August 21, 2023
I knew if I was patient enough, I’d get Wordle in one. Today was the day. It’s also the first day of the semester, so I’m going to take it as an omen of a good semester.
I love word puzzles of all kinds — Wordle, Dordle, Boggle, crossword puzzles — you name it, and I’ve played it. I miss my subscription to the Sunday New York Times. I’d snatch the Magazine first thing and store it away until I could devote the hour-plus to solve the Sunday crossword. (I rarely finished it without having to consult sources.) It’s not so surprising I went into a profession that works with words.
At the end of the first class, I ask students to add to their intake form a question they have of me. It can be about the course or me or college in general. It’s a way to build trust and community. I’ve never shied away from any question. Several students in today’s class asked why I became a professor.
Simply, my love for words. I’m obsessed with syntax in all its forms and sizes. Once, a student wrote a sentence that was a page and a half in length. I spent 45 minutes parsing the sentence, phrase by phrase, in an attempt to understand what he meant. (When I told him this, in an attempt to teach him to consider his readers, he rolled his eyes and wondered, aloud, why the university couldn’t hire competent instructors who could read what he wrote. I invited him to leave my office.) I’m in awe of infants babbling their way to coherent speech. I’m fascinated by the biological structures that produce sounds which, when put together, form meaning. I am a fan of the IPA. (Not the beer, but the International Phonetic Alphabet.) How poets combine words that make me weep, how playwrights craft a dialogue that makes me laugh, how technical writers take us step-by-step through instructions to keep us from killing ourselves — what a wondrous thing, words!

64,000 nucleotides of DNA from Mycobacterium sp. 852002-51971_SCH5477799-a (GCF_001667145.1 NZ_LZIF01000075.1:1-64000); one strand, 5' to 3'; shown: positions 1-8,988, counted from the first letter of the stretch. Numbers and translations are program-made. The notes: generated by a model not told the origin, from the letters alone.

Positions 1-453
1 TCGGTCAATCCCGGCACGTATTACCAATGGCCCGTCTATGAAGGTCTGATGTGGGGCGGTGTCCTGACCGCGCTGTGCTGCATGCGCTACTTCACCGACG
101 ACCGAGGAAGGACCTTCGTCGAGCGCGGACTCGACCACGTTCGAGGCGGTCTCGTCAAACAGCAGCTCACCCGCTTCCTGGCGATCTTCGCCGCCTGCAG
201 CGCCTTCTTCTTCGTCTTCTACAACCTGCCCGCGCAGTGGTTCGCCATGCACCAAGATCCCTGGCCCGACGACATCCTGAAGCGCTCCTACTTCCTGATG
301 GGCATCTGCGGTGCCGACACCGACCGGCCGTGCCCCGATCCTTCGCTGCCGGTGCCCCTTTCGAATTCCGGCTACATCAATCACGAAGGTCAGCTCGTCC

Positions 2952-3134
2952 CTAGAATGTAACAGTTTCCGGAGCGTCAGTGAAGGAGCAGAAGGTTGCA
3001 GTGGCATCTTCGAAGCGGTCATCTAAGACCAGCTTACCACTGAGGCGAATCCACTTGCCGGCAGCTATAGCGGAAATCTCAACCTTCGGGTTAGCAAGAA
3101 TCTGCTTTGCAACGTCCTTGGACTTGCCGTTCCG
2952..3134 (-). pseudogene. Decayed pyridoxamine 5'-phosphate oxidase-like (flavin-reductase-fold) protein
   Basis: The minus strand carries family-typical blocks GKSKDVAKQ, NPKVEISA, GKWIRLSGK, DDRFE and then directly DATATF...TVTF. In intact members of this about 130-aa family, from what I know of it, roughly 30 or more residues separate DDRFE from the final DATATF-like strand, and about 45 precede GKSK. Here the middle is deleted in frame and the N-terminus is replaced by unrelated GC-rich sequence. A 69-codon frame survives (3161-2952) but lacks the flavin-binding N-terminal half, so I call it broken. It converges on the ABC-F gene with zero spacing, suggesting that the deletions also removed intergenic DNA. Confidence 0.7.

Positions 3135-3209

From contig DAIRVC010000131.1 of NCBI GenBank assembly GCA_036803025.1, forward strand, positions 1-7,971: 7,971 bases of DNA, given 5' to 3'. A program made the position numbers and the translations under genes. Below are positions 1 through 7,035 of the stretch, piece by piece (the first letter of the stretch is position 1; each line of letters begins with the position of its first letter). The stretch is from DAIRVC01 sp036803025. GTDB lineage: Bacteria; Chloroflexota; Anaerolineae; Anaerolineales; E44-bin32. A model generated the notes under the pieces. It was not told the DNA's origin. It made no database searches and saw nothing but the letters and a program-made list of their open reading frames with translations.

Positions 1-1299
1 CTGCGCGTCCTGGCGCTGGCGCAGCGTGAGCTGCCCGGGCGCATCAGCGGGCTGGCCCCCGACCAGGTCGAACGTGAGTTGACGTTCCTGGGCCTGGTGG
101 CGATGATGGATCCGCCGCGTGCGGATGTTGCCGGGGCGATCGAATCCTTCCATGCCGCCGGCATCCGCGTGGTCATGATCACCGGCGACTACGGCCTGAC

I was a curious child. I found my mother’s Underwood typewriter. There was nothing more gleeful than slamming a bunch of keys causing the typebars to jam in the carriage. Of course, she didn’t like that, so she taught me to type numbers and letters, and eventually we put letters together to make words. While Dad was off in Southeast Asia, I dutifully typed him a simplistic letter every week. That was when I was five.
Now, words consume me. When I had Covid the first time, I had erratic aphasia, unable to produce words, for a few weeks. The long Covid, along with advancing age, has altered my cognition and production, and sometimes the clarity of thoughts and words is missing. The neurologist is checking out my brain. I printed off a new study on long Covid released today, and I will read it thoroughly before my next visit.
But at the end of today, I will revel in getting Wordle in one.